By Michael Manley
From an historical perspective few races in Australia can match Coleraine’s Great Western Steeplechase which will be run on Sunday at the picturesque Western Districts racetrack.
Firstly, the Great Western Steeplechase is one of Australia’s oldest races having first been run in 1857. To put that in perspective the Melbourne Cup was first held in 1861.
And it can proudly boast that it has had a poem written about it by one of Australia’s most famous poets, Adam Lindsay Gordon called “On The Fields of Coleraine”.
Not only did Adam Lindsay Gordon pen a poem about the race, he also rode in it five times between 1862 and 1866 and claimed a win and four placings.
The Great Western Steeplechase (3600 metres) which will be run on Sunday still provides an important role in the jumps calendar as it is the final lead-in race to the Grand National Steeplechase (4500 metres) at Ballarat on August 29.
For emerging jumper San Remo’s entire preparation his Stawell based trainer Dane Smith has had his eyes firmly set on one race, the Grand National Steeplechase at Ballarat on August 29, and he’s looking forward to him proving he’s on the right track with a forward showing at Coleraine.
It’s Smith’s preference though that San Remo won’t be tackling the Grand National Steeplechase as a maiden over the fences so he is hoping he can dispense with that tag with a win in the $40,000 race on Sunday.
Last Sunday at Coleraine, San Remo gave a strong pointer that he will be suited by the 4500m metres of the Grand National Steeplechase when he charged home to finish third behind Historic in the Casterton Steeplechase at the transferred meeting.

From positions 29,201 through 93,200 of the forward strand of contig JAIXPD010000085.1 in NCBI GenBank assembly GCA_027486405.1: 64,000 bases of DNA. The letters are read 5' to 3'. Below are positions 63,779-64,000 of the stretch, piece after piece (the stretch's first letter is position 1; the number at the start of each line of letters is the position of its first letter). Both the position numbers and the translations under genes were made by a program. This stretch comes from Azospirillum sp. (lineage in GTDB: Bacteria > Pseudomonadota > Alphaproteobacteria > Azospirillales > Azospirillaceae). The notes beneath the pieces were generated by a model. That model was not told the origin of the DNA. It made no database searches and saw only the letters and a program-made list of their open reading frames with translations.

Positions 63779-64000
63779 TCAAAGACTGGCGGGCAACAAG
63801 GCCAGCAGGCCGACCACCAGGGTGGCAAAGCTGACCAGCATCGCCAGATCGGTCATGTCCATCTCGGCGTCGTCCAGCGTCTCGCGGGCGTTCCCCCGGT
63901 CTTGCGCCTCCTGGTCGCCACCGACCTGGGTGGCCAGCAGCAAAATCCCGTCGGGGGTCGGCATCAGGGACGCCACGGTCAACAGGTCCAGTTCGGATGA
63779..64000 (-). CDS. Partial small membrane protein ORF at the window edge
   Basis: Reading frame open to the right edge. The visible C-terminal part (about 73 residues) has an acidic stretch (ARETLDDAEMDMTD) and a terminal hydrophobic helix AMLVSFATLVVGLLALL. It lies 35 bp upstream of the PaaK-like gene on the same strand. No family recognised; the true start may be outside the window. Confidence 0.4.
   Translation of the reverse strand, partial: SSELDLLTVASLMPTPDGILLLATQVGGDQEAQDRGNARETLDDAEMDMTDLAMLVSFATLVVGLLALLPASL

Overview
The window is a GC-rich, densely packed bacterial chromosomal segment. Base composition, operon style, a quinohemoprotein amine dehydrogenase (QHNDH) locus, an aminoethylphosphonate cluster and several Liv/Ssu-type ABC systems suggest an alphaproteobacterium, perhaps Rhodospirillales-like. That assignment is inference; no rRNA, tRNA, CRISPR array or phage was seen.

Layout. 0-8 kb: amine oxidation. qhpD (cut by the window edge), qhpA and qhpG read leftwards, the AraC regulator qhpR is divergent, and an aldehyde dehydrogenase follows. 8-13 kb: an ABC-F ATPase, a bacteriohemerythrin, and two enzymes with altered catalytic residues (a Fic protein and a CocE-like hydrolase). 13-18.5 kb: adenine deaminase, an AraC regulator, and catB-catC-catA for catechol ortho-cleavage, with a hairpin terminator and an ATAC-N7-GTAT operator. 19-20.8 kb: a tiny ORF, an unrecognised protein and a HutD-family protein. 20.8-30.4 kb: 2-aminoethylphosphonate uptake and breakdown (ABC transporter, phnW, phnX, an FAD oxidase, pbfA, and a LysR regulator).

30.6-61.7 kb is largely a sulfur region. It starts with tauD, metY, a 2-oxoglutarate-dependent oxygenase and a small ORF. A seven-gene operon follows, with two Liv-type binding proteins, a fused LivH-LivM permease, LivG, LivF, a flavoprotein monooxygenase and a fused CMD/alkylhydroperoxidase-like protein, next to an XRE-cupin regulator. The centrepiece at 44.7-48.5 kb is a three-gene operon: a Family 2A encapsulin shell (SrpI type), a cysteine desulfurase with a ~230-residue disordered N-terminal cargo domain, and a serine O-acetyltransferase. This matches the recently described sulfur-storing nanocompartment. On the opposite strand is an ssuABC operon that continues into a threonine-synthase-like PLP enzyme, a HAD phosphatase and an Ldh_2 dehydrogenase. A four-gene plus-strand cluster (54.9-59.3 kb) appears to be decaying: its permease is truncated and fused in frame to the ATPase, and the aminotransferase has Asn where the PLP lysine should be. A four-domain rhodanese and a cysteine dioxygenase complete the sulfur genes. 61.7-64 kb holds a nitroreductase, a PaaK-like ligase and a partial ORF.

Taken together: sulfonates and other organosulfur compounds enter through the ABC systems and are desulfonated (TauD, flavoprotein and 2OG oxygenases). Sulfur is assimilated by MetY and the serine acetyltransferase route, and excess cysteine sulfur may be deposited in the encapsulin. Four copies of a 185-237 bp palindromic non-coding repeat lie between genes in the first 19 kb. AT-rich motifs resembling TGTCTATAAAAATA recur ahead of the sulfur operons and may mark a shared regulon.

Anyone doing their form trying to find a sneaky Grand National Steeplechase chance would have been impressed by that effort.
Smith was thrilled with the performance and said the further he goes the better for San Remo but added a caveat saying that it’s one of his traits that he's often flashing home.
“That’s him. He can do that in any race. He hits a flat spot and then attacks the line,” Smith said.
“His jockey Lee Horner said he lost momentum down the hill, then he put in a sticky one and came off the bridle. He impressed him with the way he jumped ,bar for that one mistake, and also the way he finished the race off.”
Smith said the Great Western Steeplechase represented a great challenge for San Remo.
“There’s horses with form through races such as the Thackeray and the Crisp Steeplechase. We’re a steeplechase maiden taking horses such as Big Blue, Riding High and Police Camp on.”
“He’s a horse who has been learning his craft. He mastered the hurdles and then we took him to the steeples. Next year will be a big one for him,” he said.
“He’s been a great horse for us since we bought him from Archie Alexander. He was bought by a Grampians syndicate headed by Ron McDonald and Jeff Lovell.”
Smith said he hadn’t trained a jumper for a couple of years but has loved being back in the caper so much so that he’s purchased some younger horses who will also go jumping next year.
He said the jumps training facilities at Stawell were great as Sandy McGregor had helped get a hurdle and steeple lane put at the track a couple of years ago when he had horses trained there by Terry O’Sullivan.
Smith said as long as San Remo finished off strongly on Sunday he would take his place in the Grand National Steeplechase as the 4500 metres distance would suit him perfectly.
“Our plan all along has been the Grand National Steeplechase. Hopefully he’s not going into the race as a maiden chaser.”